Wilkins, John, A discovery of a new world : or a discourse tending to prove, that 'tis probable there may be another Habitable World in the Moon ; with a discourse concerning the Probability of a Passage thither; unto which is added, a discourse concerning a New Planet, tending to prove, that 'tis probable our earth is one of the Planets

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That the Earth may be a Planet.
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          <p>
            <s xml:space="preserve">
              <pb o="151" file="0331" n="331" rhead="That the Earth may be a Planet."/>
            tion : </s>
            <s xml:space="preserve">Eſpecially ſince nature in her other
              <lb/>
            Operations does never uſe any tedious dif-
              <lb/>
            ficult means, to perform that which may
              <lb/>
            as well be accompliſhed by ſhorter and eaſier
              <lb/>
            ways. </s>
            <s xml:space="preserve">But now, the appearances would be
              <lb/>
            the ſame, in reſpect of us, if only this lit-
              <lb/>
            tle Point of Earth were made the ſubject of
              <lb/>
            theſe Motions, as if the vaſt Frame of the
              <lb/>
            World, with all thoſe Stars of ſuch num-
              <lb/>
            ber and bigneſs, were moved about it. </s>
            <s xml:space="preserve">’Tis
              <lb/>
            a common Maxim, Múdev ’Elxũ Púorv È?</s>
            <s xml:space="preserve">-
              <lb/>
              <anchor type="note" xlink:label="note-0331-01a" xlink:href="note-0331-01"/>
            γὰ@ευαι. </s>
            <s xml:space="preserve">Nature does nothing in vain, but
              <lb/>
            in all her courſes does take the moſt com-
              <lb/>
            pendious way. </s>
            <s xml:space="preserve">’Tis not therefore (I ſay)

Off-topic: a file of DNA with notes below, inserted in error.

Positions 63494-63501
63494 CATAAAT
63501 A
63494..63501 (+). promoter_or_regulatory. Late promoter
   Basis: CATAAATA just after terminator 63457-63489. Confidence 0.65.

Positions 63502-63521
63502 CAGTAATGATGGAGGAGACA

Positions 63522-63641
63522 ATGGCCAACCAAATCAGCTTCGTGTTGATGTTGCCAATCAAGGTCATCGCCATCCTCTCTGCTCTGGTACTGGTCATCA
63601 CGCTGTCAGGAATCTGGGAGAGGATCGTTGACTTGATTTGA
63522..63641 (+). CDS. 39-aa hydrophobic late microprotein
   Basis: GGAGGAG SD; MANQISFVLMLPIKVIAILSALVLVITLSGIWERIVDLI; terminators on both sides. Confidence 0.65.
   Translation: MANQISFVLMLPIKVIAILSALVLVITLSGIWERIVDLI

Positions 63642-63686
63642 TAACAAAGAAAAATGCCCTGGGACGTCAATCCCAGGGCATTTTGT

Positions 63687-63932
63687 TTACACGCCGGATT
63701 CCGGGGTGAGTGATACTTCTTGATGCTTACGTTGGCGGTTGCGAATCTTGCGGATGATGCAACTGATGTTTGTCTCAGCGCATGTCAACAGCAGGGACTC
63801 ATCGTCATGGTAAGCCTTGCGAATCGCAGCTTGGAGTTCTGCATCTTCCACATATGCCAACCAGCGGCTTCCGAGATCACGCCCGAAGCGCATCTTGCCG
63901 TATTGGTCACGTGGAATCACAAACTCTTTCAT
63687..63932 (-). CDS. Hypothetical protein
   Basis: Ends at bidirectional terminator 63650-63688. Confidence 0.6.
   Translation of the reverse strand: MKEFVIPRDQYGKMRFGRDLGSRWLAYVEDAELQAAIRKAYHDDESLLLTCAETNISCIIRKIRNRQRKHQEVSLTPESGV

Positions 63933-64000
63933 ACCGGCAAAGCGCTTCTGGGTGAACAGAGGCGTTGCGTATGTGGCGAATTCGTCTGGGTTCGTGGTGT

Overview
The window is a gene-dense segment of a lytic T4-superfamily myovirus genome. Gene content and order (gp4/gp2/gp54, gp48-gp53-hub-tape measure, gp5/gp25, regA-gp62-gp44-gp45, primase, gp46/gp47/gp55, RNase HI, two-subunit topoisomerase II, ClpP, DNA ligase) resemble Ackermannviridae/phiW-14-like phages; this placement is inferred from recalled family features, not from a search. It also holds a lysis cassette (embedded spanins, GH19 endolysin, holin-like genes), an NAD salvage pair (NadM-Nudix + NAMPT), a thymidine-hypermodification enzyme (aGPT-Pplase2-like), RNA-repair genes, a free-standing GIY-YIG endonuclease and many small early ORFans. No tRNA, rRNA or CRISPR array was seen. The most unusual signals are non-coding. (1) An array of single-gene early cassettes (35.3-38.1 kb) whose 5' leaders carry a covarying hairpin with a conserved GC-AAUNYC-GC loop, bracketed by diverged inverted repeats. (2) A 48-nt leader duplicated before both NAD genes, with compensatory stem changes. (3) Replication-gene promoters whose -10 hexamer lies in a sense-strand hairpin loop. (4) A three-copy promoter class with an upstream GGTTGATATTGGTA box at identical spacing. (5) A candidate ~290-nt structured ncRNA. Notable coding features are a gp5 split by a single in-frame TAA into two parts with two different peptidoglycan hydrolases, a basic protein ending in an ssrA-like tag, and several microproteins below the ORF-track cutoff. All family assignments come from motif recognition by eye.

<lb/>
            likely, that the whole Fabrick of the Hea-
              <lb/>
            vens, which do ſo much exceed our Earth
              <lb/>
            in magnitude and perfection, ſhould be put
              <lb/>
            to undergo ſo great and conſtant a Work in
              <lb/>
            the ſervice of our Earth, which might more
              <lb/>
            eaſily ſave all that labour, by the Circumvo-
              <lb/>
            lution of its own Body; </s>
            <s xml:space="preserve">eſpecially, ſince
              <lb/>
            the Heavens do not by this motion attain
              <lb/>
            any farther perfection for themſelves, but
              <lb/>
            are made thus ſerviceable to this little Ball
              <lb/>
            of Earth. </s>
            <s xml:space="preserve">So that in this caſe it may ſeem
              <lb/>
            to argue as much improvidence in Nature
              <lb/>
            to imploy them in this motion, as it would
              <lb/>
            in a
              <anchor type="note" xlink:href="" symbol="*"/>
            Mother, who in warming her Child,
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            would rather turn the Fire about that, than
              <lb/>
            that about the Fire. </s>
            <s xml:space="preserve">Or in a
              <anchor type="note" xlink:href="" symbol=""/>
            Cook, who
              <anchor type="note" xlink:label="note-0331-03a" xlink:href="note-0331-03"/>
            would not roaſt his Meat, by turning it a-
              <lb/>
            bout to the Fire; </s>
            <s xml:space="preserve">but rather, by turning
              <lb/>
            the Fire about it. </s>
            <s xml:space="preserve">
              <anchor type="note" xlink:href="" symbol="*"/>
            Or in a Man, vvho
              <anchor type="note" xlink:label="note-0331-04a" xlink:href="note-0331-04"/>
            </s>
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